To overcome these challenges and increase sales, Uyama established three goals: develop a new customer base, improve the efficiency of its mold development processes and differentiate its services from those of competing companies.
“To achieve those goals, we undertook three tasks,” says Akira Kokubo, president of Uyama. “We automated production, cross-trained our engineers and increased sales capacity.”
Uyama knew it needed a top-notch 3D computer-aided design (CAD)/computer-aided manufacturing (CAM) system to reach these goals, so after a thorough evaluation of a number of solutions, Uyama chose NX™ software from Siemens Digital Industries Software.
Fully utilizing NX
Uyama simultaneously undertook the necessary tasks to accomplish its goals, especially the aggressive use of 3D. In recent years, most of the design data that came from customers was in the form of 3D CAD data, including 3D data changes from surface data to solid data, rather than 2D drawings. To have a smooth data exchange, Uyama needed to change its modeling environment as well.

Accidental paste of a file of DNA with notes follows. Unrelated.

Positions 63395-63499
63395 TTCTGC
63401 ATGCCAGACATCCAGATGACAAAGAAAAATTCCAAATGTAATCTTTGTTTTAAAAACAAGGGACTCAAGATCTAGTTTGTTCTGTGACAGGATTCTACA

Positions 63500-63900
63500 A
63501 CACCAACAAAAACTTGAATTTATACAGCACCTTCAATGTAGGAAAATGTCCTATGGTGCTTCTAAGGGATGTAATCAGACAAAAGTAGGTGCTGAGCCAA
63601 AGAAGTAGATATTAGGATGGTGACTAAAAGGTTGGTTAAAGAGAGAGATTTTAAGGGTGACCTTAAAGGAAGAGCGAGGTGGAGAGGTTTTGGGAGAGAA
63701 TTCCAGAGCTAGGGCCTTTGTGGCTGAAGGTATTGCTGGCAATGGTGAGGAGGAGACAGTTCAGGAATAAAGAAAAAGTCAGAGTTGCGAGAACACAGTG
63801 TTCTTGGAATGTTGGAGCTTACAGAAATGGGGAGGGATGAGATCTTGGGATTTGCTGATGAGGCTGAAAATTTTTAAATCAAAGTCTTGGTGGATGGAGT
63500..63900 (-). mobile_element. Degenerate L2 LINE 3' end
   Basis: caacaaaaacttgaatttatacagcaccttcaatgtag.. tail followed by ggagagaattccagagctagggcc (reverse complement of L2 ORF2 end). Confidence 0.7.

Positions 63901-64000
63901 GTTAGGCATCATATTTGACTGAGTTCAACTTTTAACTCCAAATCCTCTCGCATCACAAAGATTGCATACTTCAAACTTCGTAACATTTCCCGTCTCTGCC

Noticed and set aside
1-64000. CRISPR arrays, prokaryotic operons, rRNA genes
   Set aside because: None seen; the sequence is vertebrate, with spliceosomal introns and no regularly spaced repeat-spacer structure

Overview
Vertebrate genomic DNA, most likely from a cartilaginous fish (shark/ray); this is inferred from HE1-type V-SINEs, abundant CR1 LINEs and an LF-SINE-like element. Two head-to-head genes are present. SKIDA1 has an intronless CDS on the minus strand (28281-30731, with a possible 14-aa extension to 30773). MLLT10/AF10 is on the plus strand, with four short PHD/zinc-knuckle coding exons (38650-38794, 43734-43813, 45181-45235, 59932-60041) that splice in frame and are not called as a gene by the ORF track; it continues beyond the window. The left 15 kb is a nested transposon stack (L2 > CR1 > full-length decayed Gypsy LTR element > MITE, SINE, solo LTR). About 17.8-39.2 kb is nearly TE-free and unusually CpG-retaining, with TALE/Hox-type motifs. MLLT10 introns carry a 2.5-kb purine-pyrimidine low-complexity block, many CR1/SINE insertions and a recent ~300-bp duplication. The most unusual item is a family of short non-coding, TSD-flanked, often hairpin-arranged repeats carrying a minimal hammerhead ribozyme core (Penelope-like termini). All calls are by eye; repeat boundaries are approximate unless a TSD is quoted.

Furthermore, it was difficult to perform conceptual design or mold base design in 2D and execute parting in 3D. Moreover, doing so was time-consuming and duplicated effort. Uyama needed to change the process to improve efficiency and determined everything had to be done in 3D. The management team found that the 3D system that best meets such mold design requirements is NX, with parametric design capabilities, a rich library and other important functionality that Uyama required. To achieve an efficient end-to-end mold design to machine path generation, Uyama implemented NX in 2002.